First the kids emailed us about coming to lunch. Then at church they were offering a book on prayer, with a study guide, for use in homegroups. Paula and I were looking for a way to “jump start” our devotions this year, and this looked like it would work for Homegroup, too, so… today was the first homegroup meeting of the year almost by accident. It was just us and the kids but we enjoyed the visit and distributed the book.
The book is Love to Pray by Alvin Vandergriend. It provides a 40 day prayer plan designed to help the reader fall in love with prayer, and with God, all over again. I’m looking forward to renewing my relationship.
I had actually started to dismantle my on line presence, despairing of ever seeing any fruit from my “vision.” But during our recent vacation Paula and I talked (once again) about where we were going and how we could get there.
I explained to Paula that this “thing” never leaves, never changes much, never dies – I can’t seem to get away from what I “see.”
Paula explained to me that the vision I talk about is too big for her; she can handle small, day to day tasks and projects – but trying to see “out there” with me produces anxiety for her.
SO… we’re going to try once again to back up and retrench. I’m going to try to take it a little slow (bite size pieces) and she is going to try to help me get there (one step at a time.)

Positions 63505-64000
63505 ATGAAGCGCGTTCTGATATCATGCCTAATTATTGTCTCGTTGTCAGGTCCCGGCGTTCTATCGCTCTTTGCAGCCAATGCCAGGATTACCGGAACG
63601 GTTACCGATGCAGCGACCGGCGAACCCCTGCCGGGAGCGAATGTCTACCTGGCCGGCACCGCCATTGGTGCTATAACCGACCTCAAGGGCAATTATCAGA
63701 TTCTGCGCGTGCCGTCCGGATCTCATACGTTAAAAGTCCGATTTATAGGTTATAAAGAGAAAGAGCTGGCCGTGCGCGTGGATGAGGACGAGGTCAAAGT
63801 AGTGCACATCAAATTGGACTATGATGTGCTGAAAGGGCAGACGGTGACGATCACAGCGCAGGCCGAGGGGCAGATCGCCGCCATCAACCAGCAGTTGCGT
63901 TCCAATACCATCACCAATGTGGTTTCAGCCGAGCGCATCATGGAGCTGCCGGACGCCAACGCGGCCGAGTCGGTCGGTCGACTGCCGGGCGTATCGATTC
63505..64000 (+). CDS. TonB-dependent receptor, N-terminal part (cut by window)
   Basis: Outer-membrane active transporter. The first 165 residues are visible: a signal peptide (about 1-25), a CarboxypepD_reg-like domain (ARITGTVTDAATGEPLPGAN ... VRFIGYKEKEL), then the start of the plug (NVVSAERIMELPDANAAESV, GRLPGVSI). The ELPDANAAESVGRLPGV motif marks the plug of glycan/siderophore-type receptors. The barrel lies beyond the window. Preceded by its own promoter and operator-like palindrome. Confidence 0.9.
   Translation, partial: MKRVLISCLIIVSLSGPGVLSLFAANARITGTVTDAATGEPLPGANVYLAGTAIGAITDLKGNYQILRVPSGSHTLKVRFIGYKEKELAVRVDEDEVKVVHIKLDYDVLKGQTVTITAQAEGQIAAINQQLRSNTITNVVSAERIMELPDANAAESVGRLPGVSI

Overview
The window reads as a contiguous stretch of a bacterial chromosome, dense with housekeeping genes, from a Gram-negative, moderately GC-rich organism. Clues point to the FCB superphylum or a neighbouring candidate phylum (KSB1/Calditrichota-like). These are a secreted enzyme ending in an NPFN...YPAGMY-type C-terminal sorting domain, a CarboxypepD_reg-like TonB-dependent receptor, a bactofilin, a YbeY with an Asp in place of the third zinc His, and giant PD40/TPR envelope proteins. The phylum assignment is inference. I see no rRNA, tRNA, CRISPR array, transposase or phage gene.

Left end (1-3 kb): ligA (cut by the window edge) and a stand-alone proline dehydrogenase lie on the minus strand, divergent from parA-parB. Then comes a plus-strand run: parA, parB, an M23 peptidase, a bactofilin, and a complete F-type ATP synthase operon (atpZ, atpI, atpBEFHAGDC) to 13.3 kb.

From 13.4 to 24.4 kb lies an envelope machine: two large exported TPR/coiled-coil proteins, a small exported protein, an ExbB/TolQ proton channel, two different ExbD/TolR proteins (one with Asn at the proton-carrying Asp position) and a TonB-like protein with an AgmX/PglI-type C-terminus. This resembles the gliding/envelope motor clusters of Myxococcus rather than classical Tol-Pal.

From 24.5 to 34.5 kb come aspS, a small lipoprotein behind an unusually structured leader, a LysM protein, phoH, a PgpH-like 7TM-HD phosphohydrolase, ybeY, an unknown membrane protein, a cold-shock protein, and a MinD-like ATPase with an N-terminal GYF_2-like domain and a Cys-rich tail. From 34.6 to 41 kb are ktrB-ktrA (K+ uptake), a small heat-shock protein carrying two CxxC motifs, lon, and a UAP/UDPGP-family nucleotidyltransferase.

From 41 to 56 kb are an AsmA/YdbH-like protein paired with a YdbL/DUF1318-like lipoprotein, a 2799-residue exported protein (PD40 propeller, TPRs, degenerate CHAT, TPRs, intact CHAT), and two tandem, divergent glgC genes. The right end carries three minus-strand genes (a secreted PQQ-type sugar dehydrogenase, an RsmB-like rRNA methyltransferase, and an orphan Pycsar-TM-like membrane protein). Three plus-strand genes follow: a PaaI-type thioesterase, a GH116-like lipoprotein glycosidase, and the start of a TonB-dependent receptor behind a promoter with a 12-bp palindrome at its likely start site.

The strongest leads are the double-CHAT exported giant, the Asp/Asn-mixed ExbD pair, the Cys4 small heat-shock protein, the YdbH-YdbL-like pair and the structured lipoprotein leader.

This is the first of the “baby steps” – a stronger commitment to journal here, on the website, so others can know (if they want to) what we are doing, and sometimes even why we are doing it.
I’d like to try to jot something every day, but that may be too ambitious. So, in keeping with my commitment to go slow and practical, I’m going to aim for a minimum of once a week entries here on the website.
So this will count as the first “official” entry of the New Year, and it includes the second “step:”
Paula got me a copy of “Animal, Vegetable, Miracle” for Christmas. We have discussed this book in this space before. Paula borrowed it from the library and read it. I started to read it, and even renewed it once, but had to return it before I was finished. Because the book is as much reference as entertainment, Paula (wisely) decided we needed our own copy.
I was reading the book while on vacation and I felt re-invigorated in the pursuit of my own passion. Paula and I decided that this would be as good a time as any (maybe the best time) to try our hand at being locavores instead of just talking about it. Our freezers and larder are full, we have a great variety of edibles on hand, and we need to:
a) save some money and
b) trim our waistlines.
The first “baby steps” toward our goal are:
Swear off WalMart for a month (I know, that’s a really small step, but I really think WalMart is an addiction – we’re talking cold turkey here.)
Find somewhere to get raw milk for making cheese [ahem.. I mean “pet food.”] (not too difficult in our area.)
Look for somewhere local to get our animal feed. Right now we get most of it from our local Tractor Supply, and I’m not opposed to this, I just want to try to get our animals on a “locavore” diet if possible also.
So that’s the plan for now, we’ll try to keep this site updated so everyone can see how we’re doing.